Joined Oct 10, 2011
2,749
For example the input voltage is 50V excessive, the R1 is 4.99k Ohm.. How is the 50V excessive input absorbed with interaction with the 7.2V Vs power supply?
IF the Vs supply is steady enough and able to maintain 7.2V then 50V at input will cause current through R1 and D2 to Vs.
Since forward voltage of the diode is about 0.7V and Vs is 7.2V voltage drop across R1 is

Vr1 = 50V - (0.7V + 7.2V) = 42.1V

the current through R1 is then
Ir1 = Vr1/R1 = 42.1V/4990 Ohm = 0.0084368737475 A
or
Ir1=8.44mA

So resistor R1 will dissipate as hear power that is:
Pr1= Vr1*Ir1=0.355W

it will either do so or it will die trying...
if the resistor is only rated 0.25W for example, it will burn. not instantly, this will take few seconds - if the input stays at mentioned 50V.
but ESD and transients are not long lasting events, so such resistor would be fine (not even have time to warm up)
 

Thread Starter

Gpand

Joined Dec 11, 2023
82
this is R1

View attachment 316122

Vs does not connect to R1.
when i said right side of R1, i meant the terminal on the right... terminals of R1...that is the signal going up to LF.... that signal is clamped to +/-8V.
Please tell me by what Ohm law principle why the resistor can never become 50V too when the input is 50V? And why the 50V can't get to the input of the IC at bottom.

diode conduct.jpg
 

panic mode

Joined Oct 10, 2011
2,749
resistor is linear device that follows Ohms law.
you put higher voltage across resistor and more current flows through it.

diode is a non-linear device.
you bring small voltage (less than 0.7V), and almost no current flows.
you bring a bit more and the current flows.
you bring a lot more, and the current flows (and it is MUCH larger) but the diode voltage barely changes - it only increases slightly (maybe to 0.8V).
 

Thread Starter

Gpand

Joined Dec 11, 2023
82
Oh I just read your message the R1 becomes 42V. So this won't get to the IC input?

Isn't it the purpose of the R1 resistor is to limit the current to I=V/R = 7.2V/4.99kOhm = 3mA so if Vs accidentally contacts the input, the electrodes connected to skin won't get high amperage. But supposed the power supply got reversed voltages with Vs- becomes 7.2V and Vs becomes -7.2V and the diodes conduct. Won't the electrodes get current more than 3mA and electrocute (or stop the heart) of the person? See original diagram. Thanks.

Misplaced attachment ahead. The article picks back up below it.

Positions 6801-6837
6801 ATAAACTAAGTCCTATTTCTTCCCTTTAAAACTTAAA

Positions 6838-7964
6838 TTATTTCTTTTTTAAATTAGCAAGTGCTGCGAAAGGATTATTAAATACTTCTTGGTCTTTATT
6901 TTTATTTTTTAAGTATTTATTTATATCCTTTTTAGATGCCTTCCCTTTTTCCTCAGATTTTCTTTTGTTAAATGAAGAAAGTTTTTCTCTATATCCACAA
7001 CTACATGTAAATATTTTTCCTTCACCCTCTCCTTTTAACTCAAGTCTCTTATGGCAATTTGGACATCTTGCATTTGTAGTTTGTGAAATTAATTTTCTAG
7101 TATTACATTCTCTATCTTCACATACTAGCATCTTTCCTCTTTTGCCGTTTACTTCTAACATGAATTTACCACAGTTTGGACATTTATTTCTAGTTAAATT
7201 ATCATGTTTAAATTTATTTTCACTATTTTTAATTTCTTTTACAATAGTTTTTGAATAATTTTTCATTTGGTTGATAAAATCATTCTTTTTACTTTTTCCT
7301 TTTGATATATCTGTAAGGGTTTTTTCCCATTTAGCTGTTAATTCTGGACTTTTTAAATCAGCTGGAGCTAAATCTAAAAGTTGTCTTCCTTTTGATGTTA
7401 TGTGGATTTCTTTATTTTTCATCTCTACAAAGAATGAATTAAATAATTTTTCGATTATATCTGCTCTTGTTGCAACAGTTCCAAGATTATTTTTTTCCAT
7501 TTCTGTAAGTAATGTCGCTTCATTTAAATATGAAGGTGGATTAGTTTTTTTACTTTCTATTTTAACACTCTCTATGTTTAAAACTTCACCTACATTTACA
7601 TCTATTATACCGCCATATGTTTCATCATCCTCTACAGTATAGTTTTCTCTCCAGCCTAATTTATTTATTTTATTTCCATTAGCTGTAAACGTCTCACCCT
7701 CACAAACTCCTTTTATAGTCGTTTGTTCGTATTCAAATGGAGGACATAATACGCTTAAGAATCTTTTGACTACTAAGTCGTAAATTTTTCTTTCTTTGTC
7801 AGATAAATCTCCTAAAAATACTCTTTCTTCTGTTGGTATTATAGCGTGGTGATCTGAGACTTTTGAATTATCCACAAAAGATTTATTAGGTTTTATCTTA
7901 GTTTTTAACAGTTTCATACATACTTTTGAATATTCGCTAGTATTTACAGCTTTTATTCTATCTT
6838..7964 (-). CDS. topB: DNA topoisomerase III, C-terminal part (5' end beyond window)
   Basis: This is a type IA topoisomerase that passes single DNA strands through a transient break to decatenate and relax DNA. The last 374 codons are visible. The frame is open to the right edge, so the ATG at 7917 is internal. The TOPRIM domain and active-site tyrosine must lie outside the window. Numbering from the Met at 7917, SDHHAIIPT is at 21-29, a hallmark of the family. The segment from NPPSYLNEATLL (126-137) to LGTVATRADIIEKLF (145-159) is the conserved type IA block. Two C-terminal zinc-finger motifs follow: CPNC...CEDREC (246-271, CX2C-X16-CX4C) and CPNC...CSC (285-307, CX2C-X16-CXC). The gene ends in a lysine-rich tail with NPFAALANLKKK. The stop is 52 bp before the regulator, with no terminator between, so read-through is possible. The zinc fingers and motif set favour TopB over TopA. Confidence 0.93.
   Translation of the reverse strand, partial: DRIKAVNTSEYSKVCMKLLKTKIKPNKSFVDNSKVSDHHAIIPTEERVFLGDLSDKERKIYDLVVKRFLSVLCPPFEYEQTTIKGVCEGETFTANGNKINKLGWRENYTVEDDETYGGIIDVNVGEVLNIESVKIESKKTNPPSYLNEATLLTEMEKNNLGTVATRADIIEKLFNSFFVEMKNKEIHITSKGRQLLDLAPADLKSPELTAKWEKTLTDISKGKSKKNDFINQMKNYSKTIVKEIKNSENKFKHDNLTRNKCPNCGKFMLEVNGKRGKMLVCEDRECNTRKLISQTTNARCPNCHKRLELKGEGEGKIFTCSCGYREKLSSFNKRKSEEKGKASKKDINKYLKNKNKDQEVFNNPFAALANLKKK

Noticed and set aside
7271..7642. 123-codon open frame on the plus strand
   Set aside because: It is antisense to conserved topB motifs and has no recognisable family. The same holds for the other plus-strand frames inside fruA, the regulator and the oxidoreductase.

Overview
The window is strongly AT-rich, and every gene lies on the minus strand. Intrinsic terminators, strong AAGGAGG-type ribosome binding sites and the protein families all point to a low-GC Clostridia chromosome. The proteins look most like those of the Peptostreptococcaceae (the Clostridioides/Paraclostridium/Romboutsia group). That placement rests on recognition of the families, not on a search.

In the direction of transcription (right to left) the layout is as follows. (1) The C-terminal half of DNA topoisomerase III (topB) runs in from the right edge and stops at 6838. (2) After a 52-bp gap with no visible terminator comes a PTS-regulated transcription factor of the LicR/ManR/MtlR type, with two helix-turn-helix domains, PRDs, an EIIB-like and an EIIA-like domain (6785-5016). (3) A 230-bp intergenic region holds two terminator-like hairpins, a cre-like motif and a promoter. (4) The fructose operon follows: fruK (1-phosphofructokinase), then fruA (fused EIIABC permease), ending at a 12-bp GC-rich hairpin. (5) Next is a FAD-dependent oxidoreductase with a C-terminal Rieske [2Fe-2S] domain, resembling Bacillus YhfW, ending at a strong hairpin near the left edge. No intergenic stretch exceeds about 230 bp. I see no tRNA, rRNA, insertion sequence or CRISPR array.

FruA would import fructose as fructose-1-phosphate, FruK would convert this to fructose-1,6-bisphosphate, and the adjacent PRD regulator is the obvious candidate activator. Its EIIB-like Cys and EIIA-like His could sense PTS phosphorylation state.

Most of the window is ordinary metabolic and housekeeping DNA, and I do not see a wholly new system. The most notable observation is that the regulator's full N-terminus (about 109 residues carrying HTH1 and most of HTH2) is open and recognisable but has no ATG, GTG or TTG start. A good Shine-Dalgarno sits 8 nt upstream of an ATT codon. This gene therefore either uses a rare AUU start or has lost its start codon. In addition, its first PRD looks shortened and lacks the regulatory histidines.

panic mode

Joined Oct 10, 2011
2,749
your understanding is very flimsy...
Ohms Law applies to each device but... values are for the SAME device.
you cannot apply Ohms Law by picking value of R1 and voltage of something else like Vs. R1 does not even connect to Vs.
to apply Ohms Law to R1 you need I,V,R values that are relevant to R1. when there is 50V at the input, that is not 50V across R1. you need to work your way through to get them as shown above.

and your calculation is wrong. 7.2V/4.99k is not 3mA.
 

Thread Starter

Gpand

Joined Dec 11, 2023
82
your understanding is very flimsy...
Ohms Law applies to each device but... values are for the SAME device.
you cannot apply Ohms Law by picking value of R1 and voltage of something else like Vs. R1 does not even connect to Vs.
to apply Ohms Law to R1 you need I,V,R values that are relevant to R1. when there is 50V at the input, that is not 50V across R1. you need to work your way through to get them as shown above.

and your calculation is wrong. 7.2V/4.99k is not 3mA.
I know. But I was asking what voltage will get to the input of the IC at bottom of my last figure. Is it 42V or 8V?

I was using 14.4/4990 Ohm before to come up with 3mA. So it's 7.2/4990 = 1.44mA
 

panic mode

Joined Oct 10, 2011
2,749
Won't the electrodes get current more than 3mA and electrocute (or stop the heart) of the person? See original diagram. Thanks.
when you wear synthetic clothing and brush your hand across it, large static charge can be obtained. 1000V is not much, could be much higher. in winter more so since the air is dry. shifting wait while sitting in a chair with foam cushion can produce 10-15 times more. so when you get up from that chair and touch something like light switch or door knob, you can experience zap. and that is all it is - a short zap. it is not harmful to humans. but for extremely delicate structure of precision amplifiers this could be devastating. to prevent circuit damage, protection is built. one form of protection is what you have seen discussed here.